Clever Design — It’s a problem
In all my years as an engineer I’ve always noticed a disinclination to design that is ordinary, tried and true, obvious, and straight-forward.
The source of this disinclination is difficult to pinpoint and has many variants. It could be that it’s human nature to seek creativity, perhaps Lead Engineers tend to get bored and try to experiment or maybe there is just a misunderstanding of what makes a successful Software Project.
It isn’t common to hear that Software Engineering is an already solved problem. Your particular engineering problem or something similar has already been thought about and solved by someone smarter than you. Engineering is ordinary, proven, well-known, straight-forward and simple. Beautiful code is where you can’t make it any more clear and simple. The creativity and originality should be happening at a higher level. Despite this I’ve been in many situations working with someone more senior than me where it has been obvious that this person was being clever. It’s just a matter of time. The question is how to handle Clever Design?
Being clever in small dosages isn’t detrimental, we have methodologies to protect against code and design that will be difficult to maintain and understand: modularization and encapsulation. Second, you could be wrong, maybe someone does know something that you don’t. Software Engineering is a team effort, you must be able to communicate and be ready to compromise often. Understand now that there is going to be a time when you will be the person being clever and it will be near impossible for you to see the situation for what it is. Documenting the design is important for this reason. You spell out the decisions and people sign their name creating accountability and scrutiny.
Things to look for in Clever Designs:
- The decision is stated in terms of performance, with no actual numerical evidence. Peoples intuition about performance has been proven to be incredibly inaccurate, specially experienced engineers.
- The decision is stated in absolute terms, “there is no other way to do this”. There are always alternatives, there are no perfect decisions.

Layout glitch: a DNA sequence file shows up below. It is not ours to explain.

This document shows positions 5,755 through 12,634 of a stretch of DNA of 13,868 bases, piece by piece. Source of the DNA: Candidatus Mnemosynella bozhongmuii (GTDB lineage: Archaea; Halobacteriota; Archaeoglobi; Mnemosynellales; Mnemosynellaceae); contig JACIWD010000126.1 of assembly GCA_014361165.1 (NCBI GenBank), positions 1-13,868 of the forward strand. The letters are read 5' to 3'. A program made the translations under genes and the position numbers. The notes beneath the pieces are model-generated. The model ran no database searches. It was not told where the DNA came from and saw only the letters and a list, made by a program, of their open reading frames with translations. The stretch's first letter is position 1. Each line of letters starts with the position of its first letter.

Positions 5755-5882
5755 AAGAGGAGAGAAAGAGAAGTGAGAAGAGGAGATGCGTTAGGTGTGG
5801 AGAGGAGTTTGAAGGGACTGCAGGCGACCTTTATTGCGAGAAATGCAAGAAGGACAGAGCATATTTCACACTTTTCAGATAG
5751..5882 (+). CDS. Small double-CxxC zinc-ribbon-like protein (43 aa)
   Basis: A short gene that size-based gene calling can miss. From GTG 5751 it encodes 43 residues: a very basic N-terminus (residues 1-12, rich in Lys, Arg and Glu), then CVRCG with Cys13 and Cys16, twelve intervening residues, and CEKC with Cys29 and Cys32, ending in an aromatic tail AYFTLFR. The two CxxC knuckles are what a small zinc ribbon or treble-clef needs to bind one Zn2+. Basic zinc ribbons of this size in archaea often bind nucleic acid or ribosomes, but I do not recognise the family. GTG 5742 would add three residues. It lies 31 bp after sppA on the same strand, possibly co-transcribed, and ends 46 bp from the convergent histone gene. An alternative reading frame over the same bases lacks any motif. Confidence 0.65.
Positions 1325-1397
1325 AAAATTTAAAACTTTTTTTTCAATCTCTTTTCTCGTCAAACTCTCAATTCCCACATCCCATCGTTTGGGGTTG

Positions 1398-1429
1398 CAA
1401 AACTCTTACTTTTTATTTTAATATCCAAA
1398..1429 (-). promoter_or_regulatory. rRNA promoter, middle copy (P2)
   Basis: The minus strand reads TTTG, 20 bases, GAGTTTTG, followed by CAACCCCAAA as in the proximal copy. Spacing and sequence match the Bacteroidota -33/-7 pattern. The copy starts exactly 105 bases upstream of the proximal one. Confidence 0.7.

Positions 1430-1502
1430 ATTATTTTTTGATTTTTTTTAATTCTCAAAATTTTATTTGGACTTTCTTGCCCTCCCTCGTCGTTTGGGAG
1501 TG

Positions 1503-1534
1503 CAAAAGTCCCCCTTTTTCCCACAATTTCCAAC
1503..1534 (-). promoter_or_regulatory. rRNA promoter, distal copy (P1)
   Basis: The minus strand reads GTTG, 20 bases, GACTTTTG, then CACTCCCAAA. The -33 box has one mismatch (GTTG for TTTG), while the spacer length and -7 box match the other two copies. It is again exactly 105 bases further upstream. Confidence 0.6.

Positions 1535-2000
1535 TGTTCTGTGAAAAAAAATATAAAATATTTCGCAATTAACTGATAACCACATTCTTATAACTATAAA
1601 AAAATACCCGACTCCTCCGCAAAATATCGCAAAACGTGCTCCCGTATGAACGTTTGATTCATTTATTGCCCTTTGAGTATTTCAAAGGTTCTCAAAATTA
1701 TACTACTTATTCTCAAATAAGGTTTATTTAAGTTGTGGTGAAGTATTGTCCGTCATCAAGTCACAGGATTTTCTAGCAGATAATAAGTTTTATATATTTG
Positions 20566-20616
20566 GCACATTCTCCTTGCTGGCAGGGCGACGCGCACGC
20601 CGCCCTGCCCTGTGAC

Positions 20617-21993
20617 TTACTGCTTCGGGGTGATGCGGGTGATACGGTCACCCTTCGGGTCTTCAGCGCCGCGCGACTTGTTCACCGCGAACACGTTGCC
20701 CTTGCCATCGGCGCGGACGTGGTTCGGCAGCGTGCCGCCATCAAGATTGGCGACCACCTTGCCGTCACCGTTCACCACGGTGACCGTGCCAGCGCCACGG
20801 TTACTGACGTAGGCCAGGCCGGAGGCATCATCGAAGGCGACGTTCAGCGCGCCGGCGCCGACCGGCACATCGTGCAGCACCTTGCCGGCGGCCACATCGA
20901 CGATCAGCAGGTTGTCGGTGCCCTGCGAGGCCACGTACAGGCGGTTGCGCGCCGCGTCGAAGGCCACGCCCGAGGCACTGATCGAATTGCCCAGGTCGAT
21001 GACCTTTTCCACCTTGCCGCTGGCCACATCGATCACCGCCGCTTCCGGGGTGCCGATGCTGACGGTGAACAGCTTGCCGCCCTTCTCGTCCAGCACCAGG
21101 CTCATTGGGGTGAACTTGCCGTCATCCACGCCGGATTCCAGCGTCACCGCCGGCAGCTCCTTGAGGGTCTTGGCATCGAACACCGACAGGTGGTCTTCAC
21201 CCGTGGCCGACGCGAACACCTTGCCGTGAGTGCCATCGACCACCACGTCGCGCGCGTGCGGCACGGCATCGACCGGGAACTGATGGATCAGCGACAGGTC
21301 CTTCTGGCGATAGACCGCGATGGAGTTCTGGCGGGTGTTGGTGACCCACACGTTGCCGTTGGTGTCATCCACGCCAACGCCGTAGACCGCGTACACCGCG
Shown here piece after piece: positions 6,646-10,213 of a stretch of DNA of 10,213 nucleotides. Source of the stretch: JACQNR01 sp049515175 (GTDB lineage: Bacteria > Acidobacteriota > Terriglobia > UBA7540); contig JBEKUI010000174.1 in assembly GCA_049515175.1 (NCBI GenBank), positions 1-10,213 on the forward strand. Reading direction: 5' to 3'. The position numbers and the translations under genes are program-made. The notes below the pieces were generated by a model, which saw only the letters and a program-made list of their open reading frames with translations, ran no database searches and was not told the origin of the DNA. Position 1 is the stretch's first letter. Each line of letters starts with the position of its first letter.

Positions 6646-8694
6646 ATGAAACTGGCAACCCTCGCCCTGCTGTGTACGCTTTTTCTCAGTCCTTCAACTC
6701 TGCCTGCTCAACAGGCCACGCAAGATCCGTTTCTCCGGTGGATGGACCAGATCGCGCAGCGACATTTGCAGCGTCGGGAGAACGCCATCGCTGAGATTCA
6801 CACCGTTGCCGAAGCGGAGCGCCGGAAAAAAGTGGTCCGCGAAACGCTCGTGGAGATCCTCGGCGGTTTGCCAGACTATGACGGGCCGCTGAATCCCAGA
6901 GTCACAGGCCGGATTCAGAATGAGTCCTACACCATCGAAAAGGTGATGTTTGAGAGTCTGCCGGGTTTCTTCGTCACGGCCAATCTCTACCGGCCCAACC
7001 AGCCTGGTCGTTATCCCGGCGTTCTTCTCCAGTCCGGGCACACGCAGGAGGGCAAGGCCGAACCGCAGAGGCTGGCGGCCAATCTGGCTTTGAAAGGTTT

- The decision is made without considering alternatives. It has been shown that people who consider one alternative rarely choose the best one.
- The decision is made without consider others opinions.
- The decision is based on an argument from authority. “This is correct because I know it is based on my extensive authority and experience.”
Another question to consider is, as a developer should you construct an application if you disagreed with the design? If you thought the design was overly complicated, inefficient, use inferior technologies, is going to be difficult to maintain or some other reason.
This could be a form selling your soul. Life is short, you should do what you feel good about. Do you really want to build something you don’t feel good about and then have to maintain and debug it? Absolutely not. Yet, there is a sense of being a good team member and helping out and compromising, especially when it isn’t that big of an issue. One week worth of work? One month? Those timelines are worth it for me simply to build good relationships with team members, but it depends.
Generally if I create a design and someone doesn’t like it, I wouldn’t expect them to work on it and maintain it. I need buy-in from engineers working on my designs. I would explain my thinking and try to help them see my point of view, compromise and let them modify parts of it, have someone else work on it or just build it myself and let the ones who disagree work on the parts they do agree with.
Thanks for reading, would love to hear what you think.